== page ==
The Parables: Jewish Tradition and Christian Interpretation

Written by Brad H. Young Reviewed By Stephen I. Wright

In the much-ploughed field of parable studies, an important corner concerns itself with the relationship between the parables of Jesus and those of the Jewish Rabbis. Brad H. Young is a former pupil of David Flusser, a noted authority in this area at the Hebrew University in Jerusalem, and brings linguistic expertise and immersion in the Jewish sources to his task.

His main burden is that the parables of Jesus should be understood as Jewish tales which chime with mainstream Jewish theology of the time. The book is organised around themes that he finds in the parables of both Jesus and the Rabbis: prayer, grace, reconciliation, discipleship, Torah. He shows that many of the images and scenarios presented in Jesus’ parables have some kind of parallel in other Jewish literature—masters and kings, treasure in fields and so on.

The selection of Rabbinic parables is fascinating. My favourite illustrates the relief of both Israelites and Egyptians at the time of the Exodus:

The fat man was wondering ‘When can I get off the donkey?’ The donkey was wondering ‘When will he get off me?’ When the time came for the fat man to get off, I do not know which one was more glad.

In other respects, however, I found this book unsatisfying.

First, historically. The thesis that the parables of Jesus and those of the Rabbis belong to a common genre can easily obscure two key facts: that there are considerable differences between the two sets (on which see Craig L. Blomberg’s Interpreting the Parables [Apollos 1991]); and that the Rabbinic parables in their written form post-date the Gospels in theirs. While the Mishnah and other Rabbinic literature no doubt preserved much material that had long been a part of Jewish oral tradition, the distinctions in date and content between the two sets of parables call for a more nuanced comparative treatment.

Second, stylistically. Young is repetitious, and this contributes to an air of tendentious defensiveness. Assertion often simply substitutes for argument. For example, he says he finds the translation ‘falsely accused’ in Luke 16:1 (the shrewd steward) ‘not convincing’, but by way of support simply states: ‘The unrighteous steward was involved in wrongdoing and was not falsely accused’ (236). A ‘suggestion’ that the parables in Luke 15:3–7 originally followed the call of Levi is quickly re-cast as fact, though qualified: ‘He told these stories at the dinner table of Levi. At the very least, both the story of Levi and the parables contain nearly identical themes’ (188–90).

Third, in literary awareness. The crucial question is surely what Jesus and the Rabbis respectively dowith their common stock of images. Again, Young tends to smooth over the differences and he draws little from recent work on the parabolic form of discourse. He often writes about the parables ‘teaching a message’ in a way which misses their subtle indirections.

Fourth, hermeneutically. There is a positivism here characteristic of historical-critical scholarship in its heyday, but which now looks tired. Interpretation of the parables of Jesus will vary depending on the particular ancient context in which they are set and on the aims and interests of the interpreter. The Rabbinic parables provide one important context, but if one is concerned with the specific aims of Jesus, one will need a wider range of Jewish sources to get nearer the mark. Significantly, Young’s most effective chapter, that on the Good Samaritan, hardly depends on any Jewish parables, but on Jewish sources more generally. In discussing Christian interpretations, he can be insensitive to what the interpreters are doing. When Clement uses the image of sowing to point to the truth of resurrection (1 Clem. 24), one thing he is clearly not doing (pace Young) is interpreting the parable of the sower!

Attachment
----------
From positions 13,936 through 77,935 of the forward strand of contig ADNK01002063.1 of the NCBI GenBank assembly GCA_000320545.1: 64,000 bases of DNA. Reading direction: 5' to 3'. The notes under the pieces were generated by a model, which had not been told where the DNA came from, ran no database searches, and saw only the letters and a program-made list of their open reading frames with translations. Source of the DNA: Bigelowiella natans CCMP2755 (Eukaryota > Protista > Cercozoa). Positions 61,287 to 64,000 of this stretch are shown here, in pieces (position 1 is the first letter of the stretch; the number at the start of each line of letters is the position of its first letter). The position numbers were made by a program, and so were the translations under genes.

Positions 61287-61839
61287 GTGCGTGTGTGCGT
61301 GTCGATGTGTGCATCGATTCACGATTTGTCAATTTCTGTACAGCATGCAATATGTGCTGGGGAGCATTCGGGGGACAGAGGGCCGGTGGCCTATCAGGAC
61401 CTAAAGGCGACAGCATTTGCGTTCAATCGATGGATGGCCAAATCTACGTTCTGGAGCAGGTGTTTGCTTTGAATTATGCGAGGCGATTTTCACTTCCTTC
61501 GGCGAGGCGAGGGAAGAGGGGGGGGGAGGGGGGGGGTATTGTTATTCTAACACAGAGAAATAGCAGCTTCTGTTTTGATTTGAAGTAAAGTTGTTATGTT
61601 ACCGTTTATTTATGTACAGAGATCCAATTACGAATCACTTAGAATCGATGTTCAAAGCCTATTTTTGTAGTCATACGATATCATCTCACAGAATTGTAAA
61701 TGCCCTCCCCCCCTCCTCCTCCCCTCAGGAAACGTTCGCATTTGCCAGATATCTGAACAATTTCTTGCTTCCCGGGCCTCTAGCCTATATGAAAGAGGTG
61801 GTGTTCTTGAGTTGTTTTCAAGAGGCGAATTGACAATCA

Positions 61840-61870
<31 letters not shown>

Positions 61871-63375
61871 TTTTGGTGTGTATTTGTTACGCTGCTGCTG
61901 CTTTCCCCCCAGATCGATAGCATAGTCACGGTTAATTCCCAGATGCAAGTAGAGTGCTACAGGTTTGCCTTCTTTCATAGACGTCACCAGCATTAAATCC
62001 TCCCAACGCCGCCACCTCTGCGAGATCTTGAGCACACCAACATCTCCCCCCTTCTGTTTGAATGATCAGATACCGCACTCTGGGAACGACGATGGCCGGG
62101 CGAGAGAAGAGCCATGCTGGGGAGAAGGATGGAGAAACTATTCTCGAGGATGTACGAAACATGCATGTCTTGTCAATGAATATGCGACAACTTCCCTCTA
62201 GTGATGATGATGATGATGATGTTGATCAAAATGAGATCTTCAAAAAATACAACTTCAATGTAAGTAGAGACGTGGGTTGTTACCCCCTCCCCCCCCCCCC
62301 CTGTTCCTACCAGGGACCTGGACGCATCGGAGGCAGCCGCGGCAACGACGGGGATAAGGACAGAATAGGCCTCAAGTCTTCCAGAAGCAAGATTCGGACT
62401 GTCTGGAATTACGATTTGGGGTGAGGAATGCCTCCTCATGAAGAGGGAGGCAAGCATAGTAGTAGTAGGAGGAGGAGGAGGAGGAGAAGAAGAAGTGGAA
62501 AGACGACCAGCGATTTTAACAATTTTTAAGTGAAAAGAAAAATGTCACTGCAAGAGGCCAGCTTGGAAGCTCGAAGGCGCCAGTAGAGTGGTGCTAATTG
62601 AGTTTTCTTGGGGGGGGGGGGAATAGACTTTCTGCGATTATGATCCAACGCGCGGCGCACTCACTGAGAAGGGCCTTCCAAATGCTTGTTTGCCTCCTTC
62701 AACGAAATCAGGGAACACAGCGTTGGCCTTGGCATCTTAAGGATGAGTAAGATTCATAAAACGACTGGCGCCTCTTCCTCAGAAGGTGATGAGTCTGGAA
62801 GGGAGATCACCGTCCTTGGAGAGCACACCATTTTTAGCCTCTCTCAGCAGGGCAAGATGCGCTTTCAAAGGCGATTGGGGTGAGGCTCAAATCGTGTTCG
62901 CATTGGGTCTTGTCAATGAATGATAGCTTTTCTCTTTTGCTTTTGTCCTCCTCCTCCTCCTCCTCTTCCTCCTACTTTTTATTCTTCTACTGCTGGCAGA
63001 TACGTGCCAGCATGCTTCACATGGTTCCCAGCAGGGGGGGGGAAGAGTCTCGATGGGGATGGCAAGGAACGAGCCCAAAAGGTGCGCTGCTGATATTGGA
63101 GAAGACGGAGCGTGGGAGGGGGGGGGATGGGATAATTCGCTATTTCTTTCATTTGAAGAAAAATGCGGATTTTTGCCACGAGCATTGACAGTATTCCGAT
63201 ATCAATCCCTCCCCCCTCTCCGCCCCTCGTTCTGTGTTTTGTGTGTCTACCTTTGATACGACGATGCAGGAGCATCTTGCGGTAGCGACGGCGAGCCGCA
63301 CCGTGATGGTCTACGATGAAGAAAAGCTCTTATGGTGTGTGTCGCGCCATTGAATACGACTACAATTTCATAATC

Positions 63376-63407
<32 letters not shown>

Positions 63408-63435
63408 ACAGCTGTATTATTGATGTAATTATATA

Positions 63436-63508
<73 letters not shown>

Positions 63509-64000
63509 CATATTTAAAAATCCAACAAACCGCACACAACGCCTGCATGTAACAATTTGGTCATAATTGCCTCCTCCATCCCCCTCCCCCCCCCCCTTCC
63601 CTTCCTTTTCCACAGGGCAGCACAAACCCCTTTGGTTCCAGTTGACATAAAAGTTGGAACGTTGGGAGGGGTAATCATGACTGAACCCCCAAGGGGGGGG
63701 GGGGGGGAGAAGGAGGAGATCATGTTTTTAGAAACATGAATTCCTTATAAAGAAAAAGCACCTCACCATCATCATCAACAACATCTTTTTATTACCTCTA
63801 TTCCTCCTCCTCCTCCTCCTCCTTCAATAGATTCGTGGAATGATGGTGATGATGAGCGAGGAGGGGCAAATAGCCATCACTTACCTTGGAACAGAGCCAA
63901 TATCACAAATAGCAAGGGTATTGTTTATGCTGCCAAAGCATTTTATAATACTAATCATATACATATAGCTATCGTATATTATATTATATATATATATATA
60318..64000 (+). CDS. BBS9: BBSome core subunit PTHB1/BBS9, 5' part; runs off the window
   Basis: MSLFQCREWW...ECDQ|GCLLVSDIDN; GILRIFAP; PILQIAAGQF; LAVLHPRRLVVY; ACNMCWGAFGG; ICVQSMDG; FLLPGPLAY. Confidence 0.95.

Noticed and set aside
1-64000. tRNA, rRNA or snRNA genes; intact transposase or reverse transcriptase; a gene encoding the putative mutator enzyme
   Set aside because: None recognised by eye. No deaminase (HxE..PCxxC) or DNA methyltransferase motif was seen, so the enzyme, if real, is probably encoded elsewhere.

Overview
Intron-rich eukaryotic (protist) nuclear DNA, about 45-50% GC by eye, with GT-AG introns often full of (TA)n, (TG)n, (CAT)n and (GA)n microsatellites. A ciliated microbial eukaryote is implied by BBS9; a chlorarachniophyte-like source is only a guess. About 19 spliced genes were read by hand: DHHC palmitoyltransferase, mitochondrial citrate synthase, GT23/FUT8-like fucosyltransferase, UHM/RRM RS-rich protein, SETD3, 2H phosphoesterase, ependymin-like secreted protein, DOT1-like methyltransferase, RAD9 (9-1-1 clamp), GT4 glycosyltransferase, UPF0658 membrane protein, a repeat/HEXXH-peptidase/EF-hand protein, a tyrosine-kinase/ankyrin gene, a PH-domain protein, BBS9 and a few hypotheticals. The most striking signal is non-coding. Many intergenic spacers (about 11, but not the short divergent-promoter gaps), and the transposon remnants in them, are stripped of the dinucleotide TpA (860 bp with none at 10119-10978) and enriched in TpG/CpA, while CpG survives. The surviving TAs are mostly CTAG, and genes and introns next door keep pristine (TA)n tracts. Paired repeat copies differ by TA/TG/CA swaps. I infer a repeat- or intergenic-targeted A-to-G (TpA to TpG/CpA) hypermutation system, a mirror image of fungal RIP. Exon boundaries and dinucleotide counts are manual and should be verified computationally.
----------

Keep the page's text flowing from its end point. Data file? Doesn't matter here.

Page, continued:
Fifthly, Young does not draw significantly on recent sociological studies of the NT period that can help us, for instance, to imagine the all-too-real situations of oppression behind a parable such as that of the unforgiving servant. In his haste to see a common ‘theological’ theme between such a parable and Rabbinic counterparts, Young (despite the conventional anti-allegorical protestations) continues the time-honoured tradition of seeing figures such as the master as direct windows on to God, without stopping to consider the hard questions about an implied comparison between Yahweh and a first-century despot who is happy, in principle, to torture his subjects and imprison their penniless families. Such questions may suggest that the parable is rooted in an earthy wisdom tradition, and speaks of God (if at all) much more indirectly than we have usually assumed.

Sixthly, there is a theological imbalance arising out of these other shortcomings. I believe Young is right in his main contention that Jesus’ parables were concerned to inculcate a true obedience to Torah; Christians who have been accustomed to read the parables simply as illustrations of a Pauline message of justification by faith should pay careful attention—and should especially be challenged by Young’s close linkage of the stance of Jesus with that of the Pharisees (overstated but a useful corrective). But the elision of important differences between the Rabbis’ parables and those of Jesus make for a flawed overall picture. Above all, Jesus’ self-understanding as the final Prophet is surely revealed in these remarkable stories which (unlike their Rabbinic counterparts) do not simply interpret the Torah, but speak to situations with their own, direct authority.

Stephen I. Wright

Spurgeon’s College, London